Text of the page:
Escape the Success Race: Stop Self-Sabotaging and Comparing

David - About Mindset - July 24, 2020

The more I meet entrepreneurs, the more I think of myself as an utter failure. It's not like I hate it when I'm surrounded by successful people who enjoy their lives. On the contrary, it inspires me and makes me happy for their achievements.

But it makes me feel like I haven't made it yet. I haven't reached my goals nor made tons of profits. As to my expectations, I'm alright, and I feel good about myself. Yet when I meet so many successful people, it feels like my personal achievements are zilch.

Somehow, people's huge victories make mine look tiny.
Have you ever felt like that?

That's a concern I'll address in this article. How to escape the success race? How to stop feeling anxious about your projects? How to stop self-sabotaging when comparing with others? Let's find out.

Table of Contents
Escape the Success Race: Stop Self-Sabotaging and Comparing - Illustration - Picture

What's in Other People's Success That Makes Us Feel Small and Anxious?

Whenever I meet a successful entrepreneur, I can't help but acknowledge how far I am from my goals, as opposed to my interlocutor. I really like to be positive, but it's hard to face the distance that separates me from my ambitions. If you've been thinking about that for quite a long time, let me tell you why comparing with others entitles you to self-sabotage:

  1. You're trying to compare meat with tofu: Sure, they're both edible. But is there any point in comparing two completely different things like they were similar if they're not? Let's say you are trying to bootstrap a cleaning business. Does it make sense to compare yourself with Bill Gates? Before comparing yourself with anyone, make sure you're on the same playing field. It's very easy to self-sabotage when comparing with successful people. Hence don't make it worse by comparing yourself with the wrong ones.

  2. You're trying to instant-boil water: Have you ever asked yourself how hard it's been for your interlocutor to reach their goals? Obviously, you'll hear about successful people when they reach the top. But what about the long climb? The falls along the path? Do not forget that everybody once started from the bottom and made it to the top. We tend to think about success without ever thinking about all the failures, years of work, and sacrifices. And you're no exception.

  3. You're trying to cook without recipes: There's a high chance you're just starting and you know virtually nothing about the whole environment around you and your project. Have you ever considered reaching out to a professional for help? Have you ever thought about the experience you need? You might forget where people come from, what they're experienced in, and how much they have worked in a specific field before becoming the leaders they are. There's hardly any way you could work as well and as fast as somebody who's studied their business for years. You need time and knowledge to potentially be comparable to anybody else in your field.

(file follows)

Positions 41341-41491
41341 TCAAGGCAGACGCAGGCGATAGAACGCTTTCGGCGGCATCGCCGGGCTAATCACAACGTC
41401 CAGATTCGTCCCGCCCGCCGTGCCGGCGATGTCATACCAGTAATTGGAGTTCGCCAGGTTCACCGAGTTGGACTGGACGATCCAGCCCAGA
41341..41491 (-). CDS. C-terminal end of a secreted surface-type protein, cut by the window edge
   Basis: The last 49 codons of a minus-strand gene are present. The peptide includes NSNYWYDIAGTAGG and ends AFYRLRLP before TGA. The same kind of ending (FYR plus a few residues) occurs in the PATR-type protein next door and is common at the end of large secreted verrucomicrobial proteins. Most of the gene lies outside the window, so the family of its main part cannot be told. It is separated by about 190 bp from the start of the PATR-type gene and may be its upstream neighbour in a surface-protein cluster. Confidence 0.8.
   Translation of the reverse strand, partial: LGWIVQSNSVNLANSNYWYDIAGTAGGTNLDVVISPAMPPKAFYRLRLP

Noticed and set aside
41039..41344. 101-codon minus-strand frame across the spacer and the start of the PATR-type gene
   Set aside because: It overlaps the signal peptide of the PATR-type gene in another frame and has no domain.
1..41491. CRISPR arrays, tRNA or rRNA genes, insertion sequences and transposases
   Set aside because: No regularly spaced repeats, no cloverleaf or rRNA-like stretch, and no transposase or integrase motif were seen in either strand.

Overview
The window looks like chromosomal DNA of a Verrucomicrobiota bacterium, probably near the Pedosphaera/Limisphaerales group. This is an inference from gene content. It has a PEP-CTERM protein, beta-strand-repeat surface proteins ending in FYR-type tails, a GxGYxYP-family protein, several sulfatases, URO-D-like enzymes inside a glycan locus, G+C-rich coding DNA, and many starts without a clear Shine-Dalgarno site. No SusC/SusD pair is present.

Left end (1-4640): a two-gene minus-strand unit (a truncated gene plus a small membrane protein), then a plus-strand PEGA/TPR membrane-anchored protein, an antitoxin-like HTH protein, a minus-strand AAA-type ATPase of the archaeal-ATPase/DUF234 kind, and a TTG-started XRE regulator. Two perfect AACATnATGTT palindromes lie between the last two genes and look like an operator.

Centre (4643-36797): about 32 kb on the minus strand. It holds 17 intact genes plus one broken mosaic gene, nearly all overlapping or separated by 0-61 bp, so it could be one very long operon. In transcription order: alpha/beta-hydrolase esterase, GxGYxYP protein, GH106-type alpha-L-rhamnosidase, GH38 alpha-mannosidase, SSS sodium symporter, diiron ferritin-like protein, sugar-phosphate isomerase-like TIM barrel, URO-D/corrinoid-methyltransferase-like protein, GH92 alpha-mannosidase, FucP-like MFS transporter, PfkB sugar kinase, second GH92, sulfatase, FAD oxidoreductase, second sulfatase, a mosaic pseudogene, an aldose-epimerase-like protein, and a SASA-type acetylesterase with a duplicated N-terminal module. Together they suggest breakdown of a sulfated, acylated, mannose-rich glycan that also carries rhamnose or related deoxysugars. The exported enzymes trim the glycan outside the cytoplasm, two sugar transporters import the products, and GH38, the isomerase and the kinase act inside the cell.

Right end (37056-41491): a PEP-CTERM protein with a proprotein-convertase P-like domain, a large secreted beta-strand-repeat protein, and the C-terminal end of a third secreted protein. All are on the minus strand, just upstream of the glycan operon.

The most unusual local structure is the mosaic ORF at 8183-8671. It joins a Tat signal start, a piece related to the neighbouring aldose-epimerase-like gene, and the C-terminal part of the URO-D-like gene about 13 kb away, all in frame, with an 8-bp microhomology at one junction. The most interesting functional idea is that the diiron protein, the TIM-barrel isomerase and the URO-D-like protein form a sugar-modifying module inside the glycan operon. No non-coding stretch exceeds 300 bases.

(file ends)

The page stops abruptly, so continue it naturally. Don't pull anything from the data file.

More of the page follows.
To me, self-sabotage entitles to failure. It is a state of mind you must avoid to remain mentally healthy and motivated. Let's find out how to stop self-sabotaging when comparing ourselves with others.

Escape the Success Race: Stop Self-Sabotaging and Comparing - Illustration - Picture

How to Stop Self-Sabotaging When Comparing Yourself With Others?

As we've seen previously, it's quite easy to mess with your perception of other people to the point you end up feeling bad about yourself and your projects.

To stop self-sabotaging, follow these rules of thumb:

  1. Do not compare at all: Simple yet powerful. Successful people should inspire and motivate you to go further. Take tips, guides, and tricks coming from these people, but do not compare yourself with them. It's pointless. The people you admire should be your launchpad, not obstacles.

  2. Do not set sky-high expectations for yourself: If your project is to climb a mountain, why would you start with Mount Everest? You'd better go with small mountains first, and progressively increase the difficulty as you get better and more experienced. You can't reach high goals overnight. You must set small goals that, eventually, will lead you to the top.

  3. Stop binge-watching your idols: If you spend the whole time admiring the achievements of others, you spend none working on yours. The consequences are twofold. First, you're wasting your time. Second, you're looking at what your life could look like. And that will make you feel anxious as you realize how far you are from your dreams. Keep your hands off Instagram.

Try to remember these 3 points as often as possible. It's easy to forget about your personal achievements and feel bad when comparing with others. Just realize where you come from, how hard you've been working, and how much you've achieved so far.

What About You?

Have you ever felt like giving up? Have you ever sabotaged yourself for not working hard enough? Have you ever had an idol who made you feel so tiny that it made you decide to just stop trying hard?

Let us know!

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Kelvin Reader

A great post! Thanks again for sharing your insight. I needed to read this today, being surrounded by so many successful people ended up making me feel bad about myself. I'm glad I'm not the only one.

David M. Author

You're welcome Kelvin! I'm glad you liked this article. Sure, you're not the only one in this situation.

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